Smaller Airways Set the Stage for Worse COPD Outcomes in Women

Smaller airways in women may explain their worse respiratory outcomes in chronic obstructive pulmonary disease (COPD), a large cohort study suggested.

For never-smokers and ever-smokers alike, CT imaging revealed that men had thicker airway walls than women, who also had smaller airway lumen dimensions after accounting for height and total lung capacity.

“It is plausible that the increased airway wall thickness associated with cigarette smoking disproportionately affects women who have smaller airways,” wrote study authors led by Surya Bhatt, MD, from the University of Alabama at Birmingham, in Radiology.

As for outcomes, a unit change in either segmental airway wall area percentage or segmental lumen diameter was associated with particularly worse forced expiratory volume in one second (FEV1) to forced vital capacity (FVC) ratios, more dyspnea, poorer respiratory quality of life, lower 6-minute walk distance, and worse survival in women compared with men (all P<0.01).

“When airways narrow due to cigarette smoking, the impact on symptoms and survival is greater in women than in men,” Bhatt explained in a press release.

Historically, COPD has been more frequent in men, but changing factors in smoking behavior and urbanization have resulted in its prevalence becoming more similar between the sexes, according to the investigators.

Meanwhile, they noted that women experience worse COPD symptoms for a given degree of airflow obstruction. Age-adjusted rates of COPD-related deaths are on the decline in men, but not in women, who tend to have greater airflow obstruction and faster lung function decline after adjustment for smoking burden.

“The assumption that women have smaller airways is long standing and is on the basis of comparisons of the trachea and main stem bronchi, but few studies have compared distal airways in healthy individuals or accounted for differences in lung size,” Bhatt and colleagues wrote.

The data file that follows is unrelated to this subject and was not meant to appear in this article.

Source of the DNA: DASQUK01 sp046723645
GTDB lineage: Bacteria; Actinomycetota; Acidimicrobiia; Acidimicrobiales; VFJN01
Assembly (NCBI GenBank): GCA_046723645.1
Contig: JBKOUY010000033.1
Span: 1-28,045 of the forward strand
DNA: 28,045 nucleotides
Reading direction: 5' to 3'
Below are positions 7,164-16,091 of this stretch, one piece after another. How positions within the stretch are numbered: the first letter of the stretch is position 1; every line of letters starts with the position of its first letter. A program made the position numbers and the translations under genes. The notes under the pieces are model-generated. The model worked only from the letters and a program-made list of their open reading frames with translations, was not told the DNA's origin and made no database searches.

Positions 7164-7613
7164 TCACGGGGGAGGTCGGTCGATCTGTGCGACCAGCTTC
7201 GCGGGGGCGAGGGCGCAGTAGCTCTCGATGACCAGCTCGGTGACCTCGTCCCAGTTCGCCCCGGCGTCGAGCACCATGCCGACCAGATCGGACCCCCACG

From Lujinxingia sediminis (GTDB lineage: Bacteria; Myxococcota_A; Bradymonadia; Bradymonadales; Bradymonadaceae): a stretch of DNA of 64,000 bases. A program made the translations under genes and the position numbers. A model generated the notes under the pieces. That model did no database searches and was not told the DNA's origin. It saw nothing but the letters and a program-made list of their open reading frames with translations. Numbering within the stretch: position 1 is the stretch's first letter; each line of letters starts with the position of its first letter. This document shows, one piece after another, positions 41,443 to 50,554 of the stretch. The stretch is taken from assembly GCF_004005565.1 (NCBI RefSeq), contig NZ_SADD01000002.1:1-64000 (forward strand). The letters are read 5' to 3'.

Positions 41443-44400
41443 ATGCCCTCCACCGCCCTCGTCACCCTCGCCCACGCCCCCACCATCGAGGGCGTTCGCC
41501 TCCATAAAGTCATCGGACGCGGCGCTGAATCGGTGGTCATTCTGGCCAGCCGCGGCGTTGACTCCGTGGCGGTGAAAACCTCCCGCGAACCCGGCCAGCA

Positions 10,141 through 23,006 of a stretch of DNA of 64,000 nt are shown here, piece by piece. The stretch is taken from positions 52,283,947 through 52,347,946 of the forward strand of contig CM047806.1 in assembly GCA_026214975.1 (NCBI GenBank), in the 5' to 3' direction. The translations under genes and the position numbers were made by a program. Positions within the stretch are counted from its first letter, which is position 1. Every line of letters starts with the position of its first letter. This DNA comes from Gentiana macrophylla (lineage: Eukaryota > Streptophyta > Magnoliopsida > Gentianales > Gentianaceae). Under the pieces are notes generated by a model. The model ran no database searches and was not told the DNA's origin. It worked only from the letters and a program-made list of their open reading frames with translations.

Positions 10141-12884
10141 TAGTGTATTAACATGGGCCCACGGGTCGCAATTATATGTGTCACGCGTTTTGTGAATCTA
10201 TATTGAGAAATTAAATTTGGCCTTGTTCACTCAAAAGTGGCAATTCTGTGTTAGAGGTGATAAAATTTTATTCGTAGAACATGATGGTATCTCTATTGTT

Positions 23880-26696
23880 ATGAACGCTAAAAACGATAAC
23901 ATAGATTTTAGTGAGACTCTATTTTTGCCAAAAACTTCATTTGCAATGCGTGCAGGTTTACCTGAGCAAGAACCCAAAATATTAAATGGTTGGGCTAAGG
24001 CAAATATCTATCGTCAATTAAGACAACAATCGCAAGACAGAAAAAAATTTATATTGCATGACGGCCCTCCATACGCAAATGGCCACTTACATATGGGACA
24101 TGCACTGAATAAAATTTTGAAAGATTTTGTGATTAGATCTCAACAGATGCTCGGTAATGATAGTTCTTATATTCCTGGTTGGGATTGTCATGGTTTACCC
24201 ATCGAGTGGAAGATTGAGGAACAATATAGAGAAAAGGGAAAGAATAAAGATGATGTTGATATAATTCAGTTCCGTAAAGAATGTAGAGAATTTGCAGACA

“The prevalence of COPD in women is fast approaching that seen in men, and airway disease may underlie some of the high COPD numbers in women that we are seeing,” Bhatt said in the press release.

He and his group had performed a secondary analysis of the Genetic Epidemiology of Chronic Obstructive Pulmonary Disease study. This was a multicenter, observational cohort study that had never, current, and former smokers enrolled from January 2008 to June 2011 and followed until November 2020.

Participants were 420 lifetime nonsmokers (mean age 60 years, 57% women, 81% non-Hispanic white) and 9,363 ever-smokers (mean age 60 years, 46% women, and 67% non-Hispanic white).

Least-squares mean values of airway metrics were calculated and adjusted for age, height, ethnicity, body mass index, pack-years of smoking, current smoking status, total long capacity, display field of view, and scanner type.

A major limitation of the study was the higher proportion of men among active smokers. The smallest airways also could not be examined due to CT resolution limitations, and medication was not included among the adjustments.

Bhatt’s group cautioned that the data do not answer the question of whether cigarette smoking causes the poor lung outcomes in women, and that cause of death was not analyzed.

  • James Lopilato is a staff writer for Medpage Today. He covers a variety of topics being explored in current medical science research.

Disclosures

Bhatt reported no conflicts of interest.